What causes a lack of vitamin B12

We want to believe that macrobiotics protect us, that a natural, healthy lifestyle will magically make us immune to disease and natural disasters. Maybe not everyone thinks so, but I definitely thought so. I thought that since I was cured of cancer thanks to macrobiotics (in my case, it was a moxibustion treatment), I have guarantees that I will live the rest of my days in peace and quiet …

In our family, 1998 was called … “the year before hell.” There are those years in everyone’s life… those years when you literally count the days until they end… even a macrobiotic lifestyle does not guarantee immunity from such years.

This happened in April. I worked a million hours a week, if I could work that much. I cooked privately, taught private and public cooking classes, and helped my husband, Robert, run our business together. I also started hosting a cooking show on national television and was getting used to the big changes in my life.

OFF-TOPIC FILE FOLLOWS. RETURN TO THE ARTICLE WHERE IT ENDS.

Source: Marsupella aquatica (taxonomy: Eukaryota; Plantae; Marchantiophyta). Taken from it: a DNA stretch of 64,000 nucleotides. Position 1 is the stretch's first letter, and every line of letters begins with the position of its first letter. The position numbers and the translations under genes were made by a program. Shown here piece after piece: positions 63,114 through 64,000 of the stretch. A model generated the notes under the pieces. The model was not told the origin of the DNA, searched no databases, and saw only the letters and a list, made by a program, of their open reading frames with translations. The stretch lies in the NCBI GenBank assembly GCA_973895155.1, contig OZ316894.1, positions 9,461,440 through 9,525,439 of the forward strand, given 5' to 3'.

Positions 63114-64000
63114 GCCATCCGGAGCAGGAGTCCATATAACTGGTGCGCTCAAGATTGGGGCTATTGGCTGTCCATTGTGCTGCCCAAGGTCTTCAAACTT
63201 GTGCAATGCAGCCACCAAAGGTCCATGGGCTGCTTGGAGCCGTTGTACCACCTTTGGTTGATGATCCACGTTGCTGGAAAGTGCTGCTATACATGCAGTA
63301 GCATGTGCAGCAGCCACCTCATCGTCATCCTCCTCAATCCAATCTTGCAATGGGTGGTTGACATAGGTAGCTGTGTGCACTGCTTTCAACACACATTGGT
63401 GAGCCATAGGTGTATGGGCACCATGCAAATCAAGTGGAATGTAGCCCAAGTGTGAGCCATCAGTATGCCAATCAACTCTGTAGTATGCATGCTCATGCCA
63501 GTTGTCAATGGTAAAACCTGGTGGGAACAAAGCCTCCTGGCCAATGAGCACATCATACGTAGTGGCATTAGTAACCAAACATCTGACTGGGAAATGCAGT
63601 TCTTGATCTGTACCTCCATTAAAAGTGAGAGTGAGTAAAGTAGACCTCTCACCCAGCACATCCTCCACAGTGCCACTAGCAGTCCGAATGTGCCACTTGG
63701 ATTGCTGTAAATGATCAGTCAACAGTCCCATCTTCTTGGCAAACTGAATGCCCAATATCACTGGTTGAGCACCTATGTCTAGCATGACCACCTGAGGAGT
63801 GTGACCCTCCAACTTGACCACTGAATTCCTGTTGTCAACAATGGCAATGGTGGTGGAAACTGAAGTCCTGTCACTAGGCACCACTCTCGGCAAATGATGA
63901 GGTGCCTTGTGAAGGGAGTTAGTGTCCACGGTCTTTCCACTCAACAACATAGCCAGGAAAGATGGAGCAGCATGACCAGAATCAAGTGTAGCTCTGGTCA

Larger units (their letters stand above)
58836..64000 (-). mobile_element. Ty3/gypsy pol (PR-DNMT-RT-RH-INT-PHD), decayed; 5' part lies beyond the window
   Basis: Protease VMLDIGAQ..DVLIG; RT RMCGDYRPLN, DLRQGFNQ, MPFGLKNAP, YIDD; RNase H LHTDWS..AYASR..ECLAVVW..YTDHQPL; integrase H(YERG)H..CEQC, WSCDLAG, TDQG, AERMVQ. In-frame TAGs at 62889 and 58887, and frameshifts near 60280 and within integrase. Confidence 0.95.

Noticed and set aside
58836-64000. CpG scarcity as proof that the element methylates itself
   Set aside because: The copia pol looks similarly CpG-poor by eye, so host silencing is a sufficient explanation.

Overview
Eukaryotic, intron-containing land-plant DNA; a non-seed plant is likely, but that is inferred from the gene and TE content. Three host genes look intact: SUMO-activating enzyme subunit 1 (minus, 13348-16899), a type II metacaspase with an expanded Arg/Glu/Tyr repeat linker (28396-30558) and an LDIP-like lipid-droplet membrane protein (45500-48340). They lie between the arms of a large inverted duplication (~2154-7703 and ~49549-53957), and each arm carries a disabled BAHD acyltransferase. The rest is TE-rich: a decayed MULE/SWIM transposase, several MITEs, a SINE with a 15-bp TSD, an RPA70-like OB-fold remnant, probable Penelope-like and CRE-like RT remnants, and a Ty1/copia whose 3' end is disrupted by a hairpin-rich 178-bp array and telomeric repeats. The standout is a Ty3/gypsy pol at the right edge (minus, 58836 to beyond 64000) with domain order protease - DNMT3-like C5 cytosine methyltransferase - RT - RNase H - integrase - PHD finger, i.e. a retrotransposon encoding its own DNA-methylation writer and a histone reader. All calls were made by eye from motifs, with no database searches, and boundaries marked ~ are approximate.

My husband and I came to the conclusion that work has become everything for us, and that we need to change a lot in our lives: more rest, more play. However, we liked working together, so we left everything as it is. We “saved the world”, all at once.

I was teaching a class on healing products (what an irony…) and I felt some kind of arousal unusual for me. My husband (who was treating a broken leg at the time) tried to help me replenish my food supplies when we got home from class. I remember telling him that he was more of a hindrance than a help, and he limped away, embarrassed by my displeasure. I thought I was just tired.

As I stood up, placing the last pot on the shelf, I was pierced by the sharpest and most intense pain I had ever experienced. It felt like an ice needle had been driven into the base of my skull.